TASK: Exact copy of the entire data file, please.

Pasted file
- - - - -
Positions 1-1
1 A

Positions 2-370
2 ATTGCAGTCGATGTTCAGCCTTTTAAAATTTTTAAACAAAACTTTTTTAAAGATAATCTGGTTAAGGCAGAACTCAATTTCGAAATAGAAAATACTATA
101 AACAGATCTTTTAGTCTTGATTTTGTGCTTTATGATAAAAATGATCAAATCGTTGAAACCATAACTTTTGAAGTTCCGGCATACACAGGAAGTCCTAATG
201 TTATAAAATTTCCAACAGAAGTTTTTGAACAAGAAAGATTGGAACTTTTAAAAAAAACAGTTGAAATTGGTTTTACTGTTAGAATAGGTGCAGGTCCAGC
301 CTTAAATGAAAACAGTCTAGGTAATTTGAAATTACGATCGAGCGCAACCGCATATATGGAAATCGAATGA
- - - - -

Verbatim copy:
Positions 1-1
1 A

Positions 2-370
2 ATTGCAGTCGATGTTCAGCCTTTTAAAATTTTTAAACAAAACTTTTTTAAAGATAATCTGGTTAAGGCAGAACTCAATTTCGAAATAGAAAATACTATA
101 AACAGATCTTTTAGTCTTGATTTTGTGCTTTATGATAAAAATGATCAAATCGTTGAAACCATAACTTTTGAAGTTCCGGCATACACAGGAAGTCCTAATG
201 TTATAAAATTTCCAACAGAAGTTTTTGAACAAGAAAGATTGGAACTTTTAAAAAAAACAGTTGAAATTGGTTTTACTGTTAGAATAGGTGCAGGTCCAGC
301 CTTAAATGAAAACAGTCTAGGTAATTTGAAATTACGATCGAGCGCAACCGCATATATGGAAATCGAATGA